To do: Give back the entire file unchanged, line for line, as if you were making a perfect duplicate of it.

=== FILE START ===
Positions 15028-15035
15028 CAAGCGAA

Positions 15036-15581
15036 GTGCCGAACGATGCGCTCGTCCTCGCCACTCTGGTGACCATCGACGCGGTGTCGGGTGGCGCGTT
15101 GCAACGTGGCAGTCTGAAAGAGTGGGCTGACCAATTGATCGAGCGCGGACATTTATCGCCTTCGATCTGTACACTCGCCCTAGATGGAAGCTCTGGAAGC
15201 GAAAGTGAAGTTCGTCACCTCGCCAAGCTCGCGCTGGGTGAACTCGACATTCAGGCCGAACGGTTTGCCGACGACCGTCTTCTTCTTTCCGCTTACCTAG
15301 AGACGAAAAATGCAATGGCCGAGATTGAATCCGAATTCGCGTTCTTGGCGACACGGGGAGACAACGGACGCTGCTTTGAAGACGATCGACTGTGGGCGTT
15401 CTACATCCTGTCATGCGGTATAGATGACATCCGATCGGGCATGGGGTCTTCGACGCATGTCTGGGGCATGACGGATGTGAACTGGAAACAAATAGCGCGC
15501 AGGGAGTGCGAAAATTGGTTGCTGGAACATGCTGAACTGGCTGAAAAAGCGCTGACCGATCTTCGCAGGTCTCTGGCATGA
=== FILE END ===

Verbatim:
Positions 15028-15035
15028 CAAGCGAA

Positions 15036-15581
15036 GTGCCGAACGATGCGCTCGTCCTCGCCACTCTGGTGACCATCGACGCGGTGTCGGGTGGCGCGTT
15101 GCAACGTGGCAGTCTGAAAGAGTGGGCTGACCAATTGATCGAGCGCGGACATTTATCGCCTTCGATCTGTACACTCGCCCTAGATGGAAGCTCTGGAAGC
15201 GAAAGTGAAGTTCGTCACCTCGCCAAGCTCGCGCTGGGTGAACTCGACATTCAGGCCGAACGGTTTGCCGACGACCGTCTTCTTCTTTCCGCTTACCTAG
15301 AGACGAAAAATGCAATGGCCGAGATTGAATCCGAATTCGCGTTCTTGGCGACACGGGGAGACAACGGACGCTGCTTTGAAGACGATCGACTGTGGGCGTT
15401 CTACATCCTGTCATGCGGTATAGATGACATCCGATCGGGCATGGGGTCTTCGACGCATGTCTGGGGCATGACGGATGTGAACTGGAAACAAATAGCGCGC
15501 AGGGAGTGCGAAAATTGGTTGCTGGAACATGCTGAACTGGCTGAAAAAGCGCTGACCGATCTTCGCAGGTCTCTGGCATGA